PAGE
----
Fulbright Scholar Focuses on Fungi
Mourad Ben Hassine Ben Ali is studying the connection between fungi and trees as a Fulbright Visiting Scholar at the University of Arkansas in the Department of Biological Sciences.
Mourad is carrying out a research project that will develop a better understanding of the symbiotic relationship that occurs between ectomycorrhizal fungi and the roots of certain tree species.
Ectomycorrhizal fungi colonize the roots of trees and increase their host’s uptake of water and essential nutrients in exchange for sugars produced by these trees as a result of photosynthesis.
Mourad has traveled to a number of sites in Northwest Arkansas to collect root tips from oaks and Ozark chinquapins that contain ectomycorrhizal fungi. He’s also collected root tips from the American chestnut in Tennessee in a collaborative project with Lincoln Memorial University.
He’s extracted DNA from about 500 samples and from those samples he’s used molecular techniques to identify about 200 species of ectomycorrhizal fungi.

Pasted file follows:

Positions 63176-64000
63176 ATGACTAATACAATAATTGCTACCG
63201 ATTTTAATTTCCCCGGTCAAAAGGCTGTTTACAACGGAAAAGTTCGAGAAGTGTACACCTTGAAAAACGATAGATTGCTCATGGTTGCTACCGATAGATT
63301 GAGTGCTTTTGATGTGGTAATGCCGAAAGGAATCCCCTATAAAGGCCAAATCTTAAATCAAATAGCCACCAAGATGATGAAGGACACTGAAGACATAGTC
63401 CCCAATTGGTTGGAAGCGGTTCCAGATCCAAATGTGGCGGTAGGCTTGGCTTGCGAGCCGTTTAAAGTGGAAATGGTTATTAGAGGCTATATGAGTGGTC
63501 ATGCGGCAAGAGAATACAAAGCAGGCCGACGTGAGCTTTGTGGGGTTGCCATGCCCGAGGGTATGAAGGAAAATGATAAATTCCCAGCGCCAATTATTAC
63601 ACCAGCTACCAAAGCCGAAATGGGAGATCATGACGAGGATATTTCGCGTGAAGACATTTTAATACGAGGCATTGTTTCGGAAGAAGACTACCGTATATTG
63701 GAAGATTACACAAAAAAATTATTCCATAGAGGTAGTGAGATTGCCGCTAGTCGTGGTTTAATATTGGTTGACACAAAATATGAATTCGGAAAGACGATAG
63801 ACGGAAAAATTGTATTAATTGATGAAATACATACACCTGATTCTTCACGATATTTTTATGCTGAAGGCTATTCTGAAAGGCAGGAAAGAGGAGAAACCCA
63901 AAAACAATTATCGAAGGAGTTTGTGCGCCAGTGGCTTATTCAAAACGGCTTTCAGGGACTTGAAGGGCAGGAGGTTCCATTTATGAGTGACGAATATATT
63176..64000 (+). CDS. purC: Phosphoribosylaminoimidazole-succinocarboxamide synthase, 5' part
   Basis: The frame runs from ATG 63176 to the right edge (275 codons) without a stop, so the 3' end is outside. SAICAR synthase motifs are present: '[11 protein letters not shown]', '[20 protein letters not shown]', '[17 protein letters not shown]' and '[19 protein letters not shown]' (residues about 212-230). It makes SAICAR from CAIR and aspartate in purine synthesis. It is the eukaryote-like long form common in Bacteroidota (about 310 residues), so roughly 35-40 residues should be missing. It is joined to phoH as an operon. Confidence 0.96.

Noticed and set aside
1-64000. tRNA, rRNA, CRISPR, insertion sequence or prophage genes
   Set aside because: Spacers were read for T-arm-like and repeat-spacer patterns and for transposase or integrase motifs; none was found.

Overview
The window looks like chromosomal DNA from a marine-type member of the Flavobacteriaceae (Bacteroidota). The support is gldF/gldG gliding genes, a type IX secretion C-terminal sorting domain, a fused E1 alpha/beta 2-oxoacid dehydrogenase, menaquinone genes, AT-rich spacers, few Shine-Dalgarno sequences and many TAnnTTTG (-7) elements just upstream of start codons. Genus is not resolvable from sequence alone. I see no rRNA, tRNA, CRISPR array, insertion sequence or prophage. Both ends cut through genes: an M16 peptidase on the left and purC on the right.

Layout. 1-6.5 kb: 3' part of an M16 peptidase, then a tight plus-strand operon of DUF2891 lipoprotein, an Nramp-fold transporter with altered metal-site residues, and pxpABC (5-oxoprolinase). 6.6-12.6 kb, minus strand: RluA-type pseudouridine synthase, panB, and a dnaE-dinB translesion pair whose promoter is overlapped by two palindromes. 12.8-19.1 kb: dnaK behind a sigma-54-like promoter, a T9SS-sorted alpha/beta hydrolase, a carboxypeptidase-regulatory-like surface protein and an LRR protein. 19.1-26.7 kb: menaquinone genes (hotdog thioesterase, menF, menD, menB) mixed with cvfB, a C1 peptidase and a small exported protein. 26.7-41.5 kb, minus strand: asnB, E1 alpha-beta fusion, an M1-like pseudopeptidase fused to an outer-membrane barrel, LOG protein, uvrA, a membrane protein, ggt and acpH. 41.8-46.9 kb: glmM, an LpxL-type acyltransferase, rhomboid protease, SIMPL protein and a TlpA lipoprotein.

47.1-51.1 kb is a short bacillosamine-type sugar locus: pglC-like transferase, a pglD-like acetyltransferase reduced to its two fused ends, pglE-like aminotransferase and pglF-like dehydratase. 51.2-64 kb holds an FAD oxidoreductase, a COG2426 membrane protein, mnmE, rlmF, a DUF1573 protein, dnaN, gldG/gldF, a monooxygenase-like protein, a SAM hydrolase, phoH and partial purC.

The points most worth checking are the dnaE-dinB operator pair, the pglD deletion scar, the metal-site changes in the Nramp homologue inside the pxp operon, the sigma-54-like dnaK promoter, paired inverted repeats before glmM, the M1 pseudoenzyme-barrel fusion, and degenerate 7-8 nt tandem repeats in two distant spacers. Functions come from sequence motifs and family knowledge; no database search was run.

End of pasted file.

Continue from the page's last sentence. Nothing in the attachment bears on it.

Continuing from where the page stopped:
“One aspect of my project is to evaluate the impact of prescribed burning, which is a common forest management practice, in order to determine if the burning affects the ectomycorrhizal fungi associated with the tree,” Mourad said.
Mourad is spending the 2015-16 academic year in the research lab of Steve Stephenson, a research professor of biological sciences. He earned a doctorate at the University of Tunis El Manar in Tunisia. His dissertation examined macrofungi diversity associated with cork oak forests in northwestern Tunisia.
Fulbright Visiting Scholar grants are made to faculty and professionals from selected countries for advanced research and university lecturing in the United States.
The overall Fulbright Scholar Program is named for J. William Fulbright, former U of A president and longtime U.S. senator who wrote the bill that created the program for the “promotion of international good will through the exchange of students in the fields of education, culture and science.”